Having a baby is a blessing, and the gift of life is precious. When a woman finds out she’s pregnant, it can be one of the most exciting events in her life. The thrill of the pregnancy stays with most women until birth, when you finally see your bundle of joy. For others, the path to motherhood can be a difficult one.
However, even with some women’s pain, a rainbow of resilience can shine through the dark clouds. This resilience happened to me, and that’s why I can share this experience with you. I hope that my story will inspire you to be optimistic that one day you too will experience the joys of motherhood.
I came from a very bountiful family. My grandmother had 18 children, my mom had 9, and the aunts had 7 to 12 children. I was hoping for five children as my ultimate goal.
I got married at the tender age of twenty. I was living life with my new husband as most newlyweds do. Getting pregnant quickly was never on my mind until one day in 2001 when I was surprised to find out I was pregnant. Although shocked, I was excited, but that excitement only lasted three weeks. A sharp pain and heavy bleeding was the telltale sign that I had lost my first baby.
This loss was heartbreaking, but it sent me into a determined mood. I got pregnant again in 2002 and, at almost 12 weeks, lost my second baby. As tragic as these two losses were, I wasn’t about to quit. A few months later, I was pregnant again, and this time I passed the three-month mark. I was hopeful the third time was the charm.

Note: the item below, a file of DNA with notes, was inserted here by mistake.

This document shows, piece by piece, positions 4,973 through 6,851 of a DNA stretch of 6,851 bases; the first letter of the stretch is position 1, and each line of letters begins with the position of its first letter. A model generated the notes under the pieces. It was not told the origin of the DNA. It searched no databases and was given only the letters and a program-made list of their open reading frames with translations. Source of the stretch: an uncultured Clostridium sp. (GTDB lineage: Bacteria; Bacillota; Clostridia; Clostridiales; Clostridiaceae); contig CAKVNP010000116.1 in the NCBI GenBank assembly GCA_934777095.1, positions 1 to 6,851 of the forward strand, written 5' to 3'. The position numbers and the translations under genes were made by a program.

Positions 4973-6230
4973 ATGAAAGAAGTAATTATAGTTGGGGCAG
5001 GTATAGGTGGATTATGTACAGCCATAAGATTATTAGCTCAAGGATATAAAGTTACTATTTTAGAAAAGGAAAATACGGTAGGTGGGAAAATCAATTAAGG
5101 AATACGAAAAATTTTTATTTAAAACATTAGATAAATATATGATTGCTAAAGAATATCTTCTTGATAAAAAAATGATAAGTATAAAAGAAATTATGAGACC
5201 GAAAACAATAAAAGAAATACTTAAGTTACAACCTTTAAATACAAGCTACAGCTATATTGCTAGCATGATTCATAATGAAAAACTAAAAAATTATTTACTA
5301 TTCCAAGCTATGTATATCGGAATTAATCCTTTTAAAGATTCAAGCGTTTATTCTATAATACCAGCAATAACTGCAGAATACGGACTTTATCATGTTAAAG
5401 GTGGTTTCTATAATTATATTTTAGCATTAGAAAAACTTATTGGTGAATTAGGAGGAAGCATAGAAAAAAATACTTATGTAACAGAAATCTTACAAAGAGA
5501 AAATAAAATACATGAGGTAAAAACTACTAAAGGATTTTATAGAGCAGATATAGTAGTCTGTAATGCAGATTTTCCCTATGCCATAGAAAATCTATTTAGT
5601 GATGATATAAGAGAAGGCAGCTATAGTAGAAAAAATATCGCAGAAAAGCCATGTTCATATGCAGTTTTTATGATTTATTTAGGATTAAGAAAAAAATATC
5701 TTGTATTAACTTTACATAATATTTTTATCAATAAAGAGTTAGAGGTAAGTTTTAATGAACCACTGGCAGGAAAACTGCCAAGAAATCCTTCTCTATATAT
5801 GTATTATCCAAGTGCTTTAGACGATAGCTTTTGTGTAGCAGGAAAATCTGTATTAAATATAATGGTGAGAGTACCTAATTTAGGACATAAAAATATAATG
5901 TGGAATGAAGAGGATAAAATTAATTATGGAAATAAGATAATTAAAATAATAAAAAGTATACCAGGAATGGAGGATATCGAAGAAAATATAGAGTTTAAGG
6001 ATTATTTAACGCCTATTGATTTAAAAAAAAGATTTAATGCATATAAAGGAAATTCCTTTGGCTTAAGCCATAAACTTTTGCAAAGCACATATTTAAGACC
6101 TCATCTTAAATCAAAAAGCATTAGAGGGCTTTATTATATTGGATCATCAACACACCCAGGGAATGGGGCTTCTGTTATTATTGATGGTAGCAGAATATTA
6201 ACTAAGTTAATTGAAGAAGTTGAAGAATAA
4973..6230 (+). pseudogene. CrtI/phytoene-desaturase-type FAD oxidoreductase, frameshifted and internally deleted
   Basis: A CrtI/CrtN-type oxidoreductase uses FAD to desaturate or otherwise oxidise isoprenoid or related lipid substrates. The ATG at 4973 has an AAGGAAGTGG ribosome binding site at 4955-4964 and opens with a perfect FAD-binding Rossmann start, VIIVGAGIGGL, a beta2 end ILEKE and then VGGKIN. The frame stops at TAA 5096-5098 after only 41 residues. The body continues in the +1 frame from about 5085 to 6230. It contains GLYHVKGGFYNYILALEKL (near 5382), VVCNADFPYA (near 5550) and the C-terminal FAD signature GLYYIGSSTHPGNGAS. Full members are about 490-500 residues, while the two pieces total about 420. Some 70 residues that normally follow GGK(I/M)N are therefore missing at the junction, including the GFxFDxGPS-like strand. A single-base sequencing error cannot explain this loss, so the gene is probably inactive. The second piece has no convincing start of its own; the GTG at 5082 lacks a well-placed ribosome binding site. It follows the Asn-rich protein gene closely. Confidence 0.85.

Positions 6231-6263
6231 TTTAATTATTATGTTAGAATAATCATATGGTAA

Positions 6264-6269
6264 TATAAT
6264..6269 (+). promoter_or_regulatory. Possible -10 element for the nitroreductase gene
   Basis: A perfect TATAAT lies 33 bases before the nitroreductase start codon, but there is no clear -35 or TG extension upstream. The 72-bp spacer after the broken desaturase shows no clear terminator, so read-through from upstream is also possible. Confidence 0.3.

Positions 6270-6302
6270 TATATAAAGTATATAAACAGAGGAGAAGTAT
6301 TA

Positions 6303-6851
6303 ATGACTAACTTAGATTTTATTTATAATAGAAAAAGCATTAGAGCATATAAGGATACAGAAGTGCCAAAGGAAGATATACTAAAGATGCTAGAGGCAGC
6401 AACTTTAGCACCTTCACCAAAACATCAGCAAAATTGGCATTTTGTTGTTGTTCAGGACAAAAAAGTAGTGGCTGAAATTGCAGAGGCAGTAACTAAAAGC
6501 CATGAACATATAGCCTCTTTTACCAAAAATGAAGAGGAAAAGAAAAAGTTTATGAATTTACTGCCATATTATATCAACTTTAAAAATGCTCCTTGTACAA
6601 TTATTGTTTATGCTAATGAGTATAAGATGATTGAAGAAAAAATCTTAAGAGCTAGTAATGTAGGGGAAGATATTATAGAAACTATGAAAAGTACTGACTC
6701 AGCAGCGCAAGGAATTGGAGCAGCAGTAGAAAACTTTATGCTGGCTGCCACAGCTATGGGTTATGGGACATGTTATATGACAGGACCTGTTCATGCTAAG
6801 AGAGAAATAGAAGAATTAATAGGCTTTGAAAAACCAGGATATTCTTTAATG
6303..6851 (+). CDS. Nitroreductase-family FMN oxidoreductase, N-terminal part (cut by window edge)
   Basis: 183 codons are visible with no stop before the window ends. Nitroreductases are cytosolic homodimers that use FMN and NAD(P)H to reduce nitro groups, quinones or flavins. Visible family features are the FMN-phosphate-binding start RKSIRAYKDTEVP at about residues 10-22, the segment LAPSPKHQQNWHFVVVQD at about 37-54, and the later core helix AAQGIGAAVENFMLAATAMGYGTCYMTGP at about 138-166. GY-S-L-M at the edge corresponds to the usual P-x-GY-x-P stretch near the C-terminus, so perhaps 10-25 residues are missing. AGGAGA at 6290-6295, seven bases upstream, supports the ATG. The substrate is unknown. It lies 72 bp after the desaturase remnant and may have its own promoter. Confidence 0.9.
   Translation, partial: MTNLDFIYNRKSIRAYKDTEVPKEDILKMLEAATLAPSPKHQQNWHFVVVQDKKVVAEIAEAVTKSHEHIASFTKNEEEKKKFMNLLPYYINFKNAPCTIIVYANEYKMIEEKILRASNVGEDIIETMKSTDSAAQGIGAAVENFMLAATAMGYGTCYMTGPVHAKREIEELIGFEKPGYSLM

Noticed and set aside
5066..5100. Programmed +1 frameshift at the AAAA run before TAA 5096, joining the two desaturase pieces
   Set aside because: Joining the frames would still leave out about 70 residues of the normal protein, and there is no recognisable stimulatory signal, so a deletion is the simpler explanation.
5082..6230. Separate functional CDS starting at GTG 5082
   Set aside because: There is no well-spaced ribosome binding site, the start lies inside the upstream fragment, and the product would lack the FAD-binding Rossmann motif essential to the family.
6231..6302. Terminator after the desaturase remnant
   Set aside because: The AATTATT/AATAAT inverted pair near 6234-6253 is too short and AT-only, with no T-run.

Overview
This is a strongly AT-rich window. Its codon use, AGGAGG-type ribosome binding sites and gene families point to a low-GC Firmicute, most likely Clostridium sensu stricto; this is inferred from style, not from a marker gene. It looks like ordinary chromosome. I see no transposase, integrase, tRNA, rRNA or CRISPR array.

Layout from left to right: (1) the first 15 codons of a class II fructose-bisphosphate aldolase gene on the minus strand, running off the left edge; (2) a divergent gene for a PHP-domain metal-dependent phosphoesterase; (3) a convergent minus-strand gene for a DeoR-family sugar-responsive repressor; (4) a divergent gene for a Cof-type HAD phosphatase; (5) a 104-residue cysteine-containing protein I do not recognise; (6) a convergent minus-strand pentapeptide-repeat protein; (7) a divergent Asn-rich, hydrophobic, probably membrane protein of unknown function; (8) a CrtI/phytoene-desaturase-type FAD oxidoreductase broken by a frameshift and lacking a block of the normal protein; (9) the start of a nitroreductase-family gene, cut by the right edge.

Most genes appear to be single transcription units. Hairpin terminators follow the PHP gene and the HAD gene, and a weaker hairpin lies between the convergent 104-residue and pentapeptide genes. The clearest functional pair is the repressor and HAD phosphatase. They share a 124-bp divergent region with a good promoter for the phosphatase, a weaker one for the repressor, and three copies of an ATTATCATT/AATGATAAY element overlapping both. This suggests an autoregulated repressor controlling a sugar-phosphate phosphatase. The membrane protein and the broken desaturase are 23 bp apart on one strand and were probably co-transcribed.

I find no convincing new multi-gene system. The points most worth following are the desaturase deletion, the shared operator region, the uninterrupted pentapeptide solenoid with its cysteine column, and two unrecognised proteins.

Once again, another tragedy struck. At 26 weeks on January 15th, the baby’s heartbeat could not be detected during a routine appointment. I was sent to the hospital immediately for an ultrasound, only to find out the baby had passed. A part of me died that day. I was only 23 years old and felt too young to have such tragic events one after another. The burden was too much to carry.
The thought of going back to the hospital the following day to be induced and give birth to a stillborn baby was unimaginable. On January 17th, 2003, at 7:15 am, after 15 hours of labor, I gave birth to my son Zachary Theodore Asher. The following day I went to the funeral home to make arrangements for his burial, dropped off his outfit, and picked out his casket. I don’t remember a time in my 23 years that I cried this much, and the tears flowed for days, weeks and months. I so desperately wanted to be a mom, and even with this latest tragedy, I didn’t give up.
My last pregnancy occurred in 2004. This time I was extra cautious, went by the book, and did everything right. The pregnancy was moving along with no issues or concerns. The baby was happy, healthy and growing.
On September 7th, 2004, Hurricane Ivan devastated Grenada. Between hearing this disastrous news and not able to contact my family, my body went into shock. I developed preeclampsia, and my blood pressure soared to 200/150. The outlook was grim. I was given one day to possibly save my life and my baby’s life.
On September 9th, I gave birth to my 2.5 lbs baby Aaliyah Elizabeth Asher. Although hooked up with machines and tubes, she was alive and breathing. I woke up just in time to see her and say goodbye because she was being moved to another hospital for the next two months. Before Christmas in 2004, I came home with a 4lb baby, and the rest they say is history.
Throughout such significant losses, I was able to see my dream come true. The journey was unthinkable and full of anguish, but well worth the prize.
If you are going through anything like these events or other debilitating situations, you can rest assured the prize is worth the wait. Be patient and hopeful. You too can have that happy ending.